Thriller (1973–1976)
4 user 1 critic

Mirror of Deception 

Good Salary, Prospects, Free Coffin (original title)
An ad appears in a London paper, looking for a woman with a sense of adventure and no ties. A young woman lands the job, says goodbye to her two roommates, and never contacts them again. ... See full summary »







Episode cast overview, first billed only:
... Carter
... Helen
... Charley Masters
... Gifford
Susan Dury ... Babs Bryant
Gillian Hawser ... Babs Two
... Insp. Buff
... Hanley
... Wendy Phillips
Martin Read ... Timothy Bryant
... Caretaker
Peter Hill ... Filing Clerk
... Tall Blonde
Karl Held ... Security Guard
Norman Chancer ... Police Driver


An ad appears in a London paper, looking for a woman with a sense of adventure and no ties. A young woman lands the job, says goodbye to her two roommates, and never contacts them again. Six weeks later, one of the other roommates finds the same ad in the paper and applies. She is hired immediately, and despite her close friendship with her roommate, never writes or calls. Four months later, the last roommate sees the ad in the paper again, and determines to get to the bottom of the mystery. Written by Anonymous

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Release Date:

12 May 1975 (USA)  »

Also Known As:

Mirror of Deception  »

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Did You Know?


There's an in-joke in this episode - when the policeman is questioning the heroine about finding the impostor Babs Bryant at the American Embassy, he mentions about the name being quite common in York - he then makes an indirect reference to The Avengers - he says something along the lines of "a TV series comes on and suddenly, everybody gets called Emma" - a reference to Emma Peel from The Avengers. Both Thriller and The Avengers were created by Brian Clemens. See more »


When Babs Bryant leaves the flat, heading for Carter's car, her suitcases are red: but when she reaches the car, one is brown and the other blue. By the time their journey ends and she is shown into the country house, they are back to being red again. See more »

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User Reviews

A worthy prospect
3 October 2004 | by See all my reviews

A middle-ranking outing of Brian Clemens's "Thriller" series. While not one of the best it is still very effective.

An excellent teaser leads into a young woman (Babs) spotting a great job opportunity, involving lots of travel, in a newspaper. To her consternation her flatmate has already found the job and snapped it up. Nothing more is heard for some time until the same advert reappears. Babs and her other flatmate Helen assume that their friend got fired, which they regard with a little glee. This time Babs has an unobstructed run and gets the job. She also doesn't make contact later and Helen is a little worried when she visits the employer's office and finds it empty. Her worries multiply considerably when she visits the American Embassy to change her passport details and finds a woman there answering to exactly the same description as Babs. Helen's new husband Charley believes it to be just coincidence but Helen disagrees and starts to investigate.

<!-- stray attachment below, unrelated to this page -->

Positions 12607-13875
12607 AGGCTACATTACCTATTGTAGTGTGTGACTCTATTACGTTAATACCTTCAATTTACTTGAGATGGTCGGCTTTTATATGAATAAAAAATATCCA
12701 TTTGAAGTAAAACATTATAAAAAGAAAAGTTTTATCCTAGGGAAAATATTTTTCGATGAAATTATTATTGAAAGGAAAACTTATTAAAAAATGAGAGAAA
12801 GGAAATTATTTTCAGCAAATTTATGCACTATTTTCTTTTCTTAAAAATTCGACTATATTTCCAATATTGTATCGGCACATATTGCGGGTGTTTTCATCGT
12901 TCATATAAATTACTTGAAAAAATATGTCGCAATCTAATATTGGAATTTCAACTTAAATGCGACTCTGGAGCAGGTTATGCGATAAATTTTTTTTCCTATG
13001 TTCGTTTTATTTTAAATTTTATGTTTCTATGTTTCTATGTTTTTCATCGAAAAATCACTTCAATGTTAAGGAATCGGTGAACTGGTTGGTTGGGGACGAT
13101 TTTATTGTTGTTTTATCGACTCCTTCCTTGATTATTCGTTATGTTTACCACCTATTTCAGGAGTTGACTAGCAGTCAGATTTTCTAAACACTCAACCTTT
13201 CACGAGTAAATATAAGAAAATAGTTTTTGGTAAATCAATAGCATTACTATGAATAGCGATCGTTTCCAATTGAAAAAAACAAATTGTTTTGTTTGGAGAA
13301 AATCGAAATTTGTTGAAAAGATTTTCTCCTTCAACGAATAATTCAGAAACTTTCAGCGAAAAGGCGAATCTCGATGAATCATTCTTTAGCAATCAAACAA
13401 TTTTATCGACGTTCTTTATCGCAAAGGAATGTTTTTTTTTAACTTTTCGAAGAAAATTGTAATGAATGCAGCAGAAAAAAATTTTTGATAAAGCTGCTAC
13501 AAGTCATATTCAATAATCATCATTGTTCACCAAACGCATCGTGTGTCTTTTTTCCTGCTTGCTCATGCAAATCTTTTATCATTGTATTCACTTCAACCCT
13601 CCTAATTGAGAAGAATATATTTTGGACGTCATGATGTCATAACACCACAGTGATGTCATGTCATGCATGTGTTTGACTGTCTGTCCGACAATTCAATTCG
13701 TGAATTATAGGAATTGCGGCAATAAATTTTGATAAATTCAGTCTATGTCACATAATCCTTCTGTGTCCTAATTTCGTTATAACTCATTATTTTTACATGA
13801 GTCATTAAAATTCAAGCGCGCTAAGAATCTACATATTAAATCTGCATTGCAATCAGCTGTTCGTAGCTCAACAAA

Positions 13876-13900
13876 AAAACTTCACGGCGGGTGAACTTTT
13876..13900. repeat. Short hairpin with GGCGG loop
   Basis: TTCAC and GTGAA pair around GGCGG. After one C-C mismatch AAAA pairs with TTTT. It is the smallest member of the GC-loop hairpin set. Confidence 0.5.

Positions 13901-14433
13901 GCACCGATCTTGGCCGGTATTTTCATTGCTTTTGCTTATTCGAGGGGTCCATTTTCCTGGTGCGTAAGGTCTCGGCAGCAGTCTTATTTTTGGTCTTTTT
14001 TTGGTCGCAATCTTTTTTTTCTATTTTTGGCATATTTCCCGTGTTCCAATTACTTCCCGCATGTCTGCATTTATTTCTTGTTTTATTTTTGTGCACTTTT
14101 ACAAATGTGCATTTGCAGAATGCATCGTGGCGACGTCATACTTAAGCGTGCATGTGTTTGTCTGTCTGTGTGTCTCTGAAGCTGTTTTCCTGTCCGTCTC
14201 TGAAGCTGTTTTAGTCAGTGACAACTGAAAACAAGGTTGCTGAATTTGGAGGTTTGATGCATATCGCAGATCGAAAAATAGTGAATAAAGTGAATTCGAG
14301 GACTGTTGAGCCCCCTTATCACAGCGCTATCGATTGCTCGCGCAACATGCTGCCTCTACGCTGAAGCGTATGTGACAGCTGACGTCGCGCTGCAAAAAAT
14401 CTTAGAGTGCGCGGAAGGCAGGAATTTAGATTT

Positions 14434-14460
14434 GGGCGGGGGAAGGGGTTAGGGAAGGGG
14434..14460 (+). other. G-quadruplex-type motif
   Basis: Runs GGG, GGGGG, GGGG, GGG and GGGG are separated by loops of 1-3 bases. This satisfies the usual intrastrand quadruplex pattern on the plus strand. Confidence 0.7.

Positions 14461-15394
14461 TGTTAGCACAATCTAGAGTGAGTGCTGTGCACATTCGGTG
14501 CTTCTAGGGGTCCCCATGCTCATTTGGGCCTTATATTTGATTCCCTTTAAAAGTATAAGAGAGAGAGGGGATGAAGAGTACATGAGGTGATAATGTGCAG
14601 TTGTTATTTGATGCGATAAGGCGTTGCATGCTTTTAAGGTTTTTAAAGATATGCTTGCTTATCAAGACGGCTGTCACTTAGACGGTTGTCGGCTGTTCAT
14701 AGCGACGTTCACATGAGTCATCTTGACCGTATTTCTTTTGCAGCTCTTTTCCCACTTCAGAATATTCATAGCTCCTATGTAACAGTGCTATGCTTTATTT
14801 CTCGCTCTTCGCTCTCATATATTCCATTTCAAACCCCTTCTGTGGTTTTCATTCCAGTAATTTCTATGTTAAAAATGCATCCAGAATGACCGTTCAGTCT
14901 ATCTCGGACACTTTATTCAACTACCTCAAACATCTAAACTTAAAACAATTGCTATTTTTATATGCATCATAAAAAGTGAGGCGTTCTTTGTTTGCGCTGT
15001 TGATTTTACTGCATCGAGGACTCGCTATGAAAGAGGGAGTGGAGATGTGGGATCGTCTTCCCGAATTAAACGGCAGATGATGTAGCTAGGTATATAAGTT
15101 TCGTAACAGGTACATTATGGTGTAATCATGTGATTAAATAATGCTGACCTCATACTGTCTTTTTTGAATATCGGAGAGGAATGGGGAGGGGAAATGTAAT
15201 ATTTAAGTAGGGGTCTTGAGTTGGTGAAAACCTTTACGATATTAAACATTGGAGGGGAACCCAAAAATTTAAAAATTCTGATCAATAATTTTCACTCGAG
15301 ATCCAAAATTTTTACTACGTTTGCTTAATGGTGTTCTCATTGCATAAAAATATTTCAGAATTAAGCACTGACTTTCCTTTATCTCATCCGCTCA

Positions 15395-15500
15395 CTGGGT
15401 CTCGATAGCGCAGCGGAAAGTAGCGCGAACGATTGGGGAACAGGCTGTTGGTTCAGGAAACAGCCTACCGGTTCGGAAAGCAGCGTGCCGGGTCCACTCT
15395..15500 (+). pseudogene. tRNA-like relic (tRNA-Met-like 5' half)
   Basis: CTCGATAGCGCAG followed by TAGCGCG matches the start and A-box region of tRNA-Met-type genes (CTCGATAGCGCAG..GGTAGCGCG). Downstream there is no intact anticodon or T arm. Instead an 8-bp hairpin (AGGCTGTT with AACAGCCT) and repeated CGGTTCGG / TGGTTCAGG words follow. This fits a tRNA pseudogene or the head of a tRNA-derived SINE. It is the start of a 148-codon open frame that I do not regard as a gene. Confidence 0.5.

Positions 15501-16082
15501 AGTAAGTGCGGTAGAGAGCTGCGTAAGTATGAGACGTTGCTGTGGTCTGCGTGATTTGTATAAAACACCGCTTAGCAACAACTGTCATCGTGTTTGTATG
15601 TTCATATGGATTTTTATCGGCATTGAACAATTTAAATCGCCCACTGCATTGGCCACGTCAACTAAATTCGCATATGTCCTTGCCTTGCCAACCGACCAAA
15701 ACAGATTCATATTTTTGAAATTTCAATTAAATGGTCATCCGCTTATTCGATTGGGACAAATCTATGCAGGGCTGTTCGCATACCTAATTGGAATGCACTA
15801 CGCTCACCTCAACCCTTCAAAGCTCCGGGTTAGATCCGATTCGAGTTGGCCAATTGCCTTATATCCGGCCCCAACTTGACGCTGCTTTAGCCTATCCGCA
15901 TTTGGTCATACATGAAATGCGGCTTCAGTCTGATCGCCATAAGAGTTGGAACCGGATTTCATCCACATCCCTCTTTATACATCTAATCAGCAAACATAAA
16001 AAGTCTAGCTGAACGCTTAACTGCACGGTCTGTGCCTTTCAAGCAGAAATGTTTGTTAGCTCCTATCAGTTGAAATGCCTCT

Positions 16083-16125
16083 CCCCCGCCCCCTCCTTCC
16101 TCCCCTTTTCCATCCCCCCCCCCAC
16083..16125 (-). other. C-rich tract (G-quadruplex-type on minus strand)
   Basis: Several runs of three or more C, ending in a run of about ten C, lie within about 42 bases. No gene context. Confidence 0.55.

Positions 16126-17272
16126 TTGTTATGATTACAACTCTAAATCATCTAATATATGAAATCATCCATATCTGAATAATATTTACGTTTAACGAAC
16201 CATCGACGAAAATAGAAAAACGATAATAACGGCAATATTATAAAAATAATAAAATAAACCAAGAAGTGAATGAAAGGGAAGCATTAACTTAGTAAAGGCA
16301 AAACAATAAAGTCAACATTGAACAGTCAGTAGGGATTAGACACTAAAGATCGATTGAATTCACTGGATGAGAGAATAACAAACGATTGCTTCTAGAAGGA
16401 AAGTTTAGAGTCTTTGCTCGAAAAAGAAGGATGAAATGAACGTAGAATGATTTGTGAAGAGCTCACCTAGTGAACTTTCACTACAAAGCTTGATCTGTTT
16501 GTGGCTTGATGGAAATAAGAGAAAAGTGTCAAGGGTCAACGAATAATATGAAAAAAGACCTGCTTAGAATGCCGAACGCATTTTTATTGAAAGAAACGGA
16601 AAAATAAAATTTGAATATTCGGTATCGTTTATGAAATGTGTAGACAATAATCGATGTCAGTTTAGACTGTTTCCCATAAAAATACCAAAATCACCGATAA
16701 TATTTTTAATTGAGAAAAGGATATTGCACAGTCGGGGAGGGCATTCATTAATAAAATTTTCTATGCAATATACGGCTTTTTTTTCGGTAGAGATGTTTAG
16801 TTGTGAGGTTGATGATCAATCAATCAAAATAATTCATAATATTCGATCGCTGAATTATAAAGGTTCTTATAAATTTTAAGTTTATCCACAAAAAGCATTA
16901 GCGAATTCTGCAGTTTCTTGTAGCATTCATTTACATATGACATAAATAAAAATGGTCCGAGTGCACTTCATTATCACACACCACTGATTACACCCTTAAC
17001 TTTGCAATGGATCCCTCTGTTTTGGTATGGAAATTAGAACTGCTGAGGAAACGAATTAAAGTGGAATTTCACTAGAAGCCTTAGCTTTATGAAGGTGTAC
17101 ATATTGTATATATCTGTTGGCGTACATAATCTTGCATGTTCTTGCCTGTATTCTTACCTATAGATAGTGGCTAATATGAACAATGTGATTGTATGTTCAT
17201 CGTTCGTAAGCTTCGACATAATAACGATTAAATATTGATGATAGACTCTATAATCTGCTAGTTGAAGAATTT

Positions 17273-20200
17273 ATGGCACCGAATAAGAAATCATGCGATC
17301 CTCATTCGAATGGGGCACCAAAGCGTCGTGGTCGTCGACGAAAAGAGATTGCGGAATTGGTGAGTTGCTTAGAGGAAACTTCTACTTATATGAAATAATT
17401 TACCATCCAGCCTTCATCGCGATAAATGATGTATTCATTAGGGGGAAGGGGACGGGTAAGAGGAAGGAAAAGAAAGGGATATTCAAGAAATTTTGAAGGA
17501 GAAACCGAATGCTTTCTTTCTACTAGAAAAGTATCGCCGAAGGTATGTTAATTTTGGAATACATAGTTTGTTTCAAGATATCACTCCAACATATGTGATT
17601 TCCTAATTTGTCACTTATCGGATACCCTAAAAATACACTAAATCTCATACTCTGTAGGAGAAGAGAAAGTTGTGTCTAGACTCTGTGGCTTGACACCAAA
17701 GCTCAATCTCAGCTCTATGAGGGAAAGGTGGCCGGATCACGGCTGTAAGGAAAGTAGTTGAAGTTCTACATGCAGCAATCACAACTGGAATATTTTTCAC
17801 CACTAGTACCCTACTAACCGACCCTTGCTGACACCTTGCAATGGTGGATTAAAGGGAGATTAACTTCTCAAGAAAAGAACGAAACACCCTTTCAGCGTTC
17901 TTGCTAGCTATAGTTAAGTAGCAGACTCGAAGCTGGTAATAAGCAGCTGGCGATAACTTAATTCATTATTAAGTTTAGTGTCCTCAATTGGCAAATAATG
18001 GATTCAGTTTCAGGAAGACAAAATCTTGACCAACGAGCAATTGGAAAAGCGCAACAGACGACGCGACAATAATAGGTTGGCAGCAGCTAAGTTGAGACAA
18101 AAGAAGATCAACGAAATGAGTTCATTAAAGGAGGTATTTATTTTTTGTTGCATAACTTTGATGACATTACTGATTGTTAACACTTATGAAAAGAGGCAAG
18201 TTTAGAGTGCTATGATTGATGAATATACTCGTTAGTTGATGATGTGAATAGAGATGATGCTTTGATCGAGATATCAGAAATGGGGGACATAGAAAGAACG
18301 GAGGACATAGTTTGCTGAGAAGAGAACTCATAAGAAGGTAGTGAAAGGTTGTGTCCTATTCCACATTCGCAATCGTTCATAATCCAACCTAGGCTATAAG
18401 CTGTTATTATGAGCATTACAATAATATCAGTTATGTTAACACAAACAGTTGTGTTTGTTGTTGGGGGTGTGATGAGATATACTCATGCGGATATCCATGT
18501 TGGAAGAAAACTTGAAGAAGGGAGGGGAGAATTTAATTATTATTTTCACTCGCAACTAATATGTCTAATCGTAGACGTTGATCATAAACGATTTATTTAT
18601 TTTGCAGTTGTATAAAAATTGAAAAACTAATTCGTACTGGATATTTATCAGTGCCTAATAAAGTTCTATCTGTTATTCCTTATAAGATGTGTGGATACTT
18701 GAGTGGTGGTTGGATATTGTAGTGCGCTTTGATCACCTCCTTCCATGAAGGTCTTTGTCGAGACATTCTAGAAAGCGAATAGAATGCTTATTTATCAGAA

This is one of "Thriller"'s espionage episodes. The "employers", if that's quite the right word for them, are certainly not what they seem. The two men fronting this organisation, Carter and Gifford, are a curious pairing. Carter is a genteel man who seems to find his organisation's activities ghastly if necessary. His colleague Gifford is the man who does the dirty work, and seems to delight in doing so. There is a clear tension between the two that works extremely well. Both characters are highly memorable. One irritating aspect though is Gifford repeatedly using the word "pig" after Carter describes him as one.

There are other good supporting characters. Babs's brother, a journalist, briefly but powerfully appears inquiring into her disappearance. After a rather cringe-worthy entrance in which he tries to chat up Helen, who he assumes is single, he gets down to business. It is soon apparent that he knows rather more about Carter than the latter would like and there is a great scene in which the two, and Gifford, meet. Hanley is the head of security at the embassy who is a disconcerting and rather enigmatic figure.

Julian Glover (Gifford) and James Maxwell (Carter) are both fine, helped of course by great writing. Other performances are quite good without anyone being truly memorable. Kim Darby is not the most magnetic of "Thriller" heroines as Helen Masters but she still performs soundly. Keith Barron, who plays Charley, is of course a very familiar TV face and voice. The writing and direction are up to the usual standards with the murder scenes especially chilling.

The story is engaging but certainly picks up momentum towards the end. The climax is generally impressive with a number of twists, let down a little by one inadvertently amusing sequence and an ending that isn't as polished as it could be. On the whole though a strong piece of television.

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